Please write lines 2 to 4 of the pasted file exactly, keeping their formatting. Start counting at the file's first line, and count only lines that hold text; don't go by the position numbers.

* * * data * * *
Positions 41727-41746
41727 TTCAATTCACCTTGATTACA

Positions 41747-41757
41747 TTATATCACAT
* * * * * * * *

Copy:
41727 TTCAATTCACCTTGATTACA

Positions 41747-41757
41747 TTATATCACAT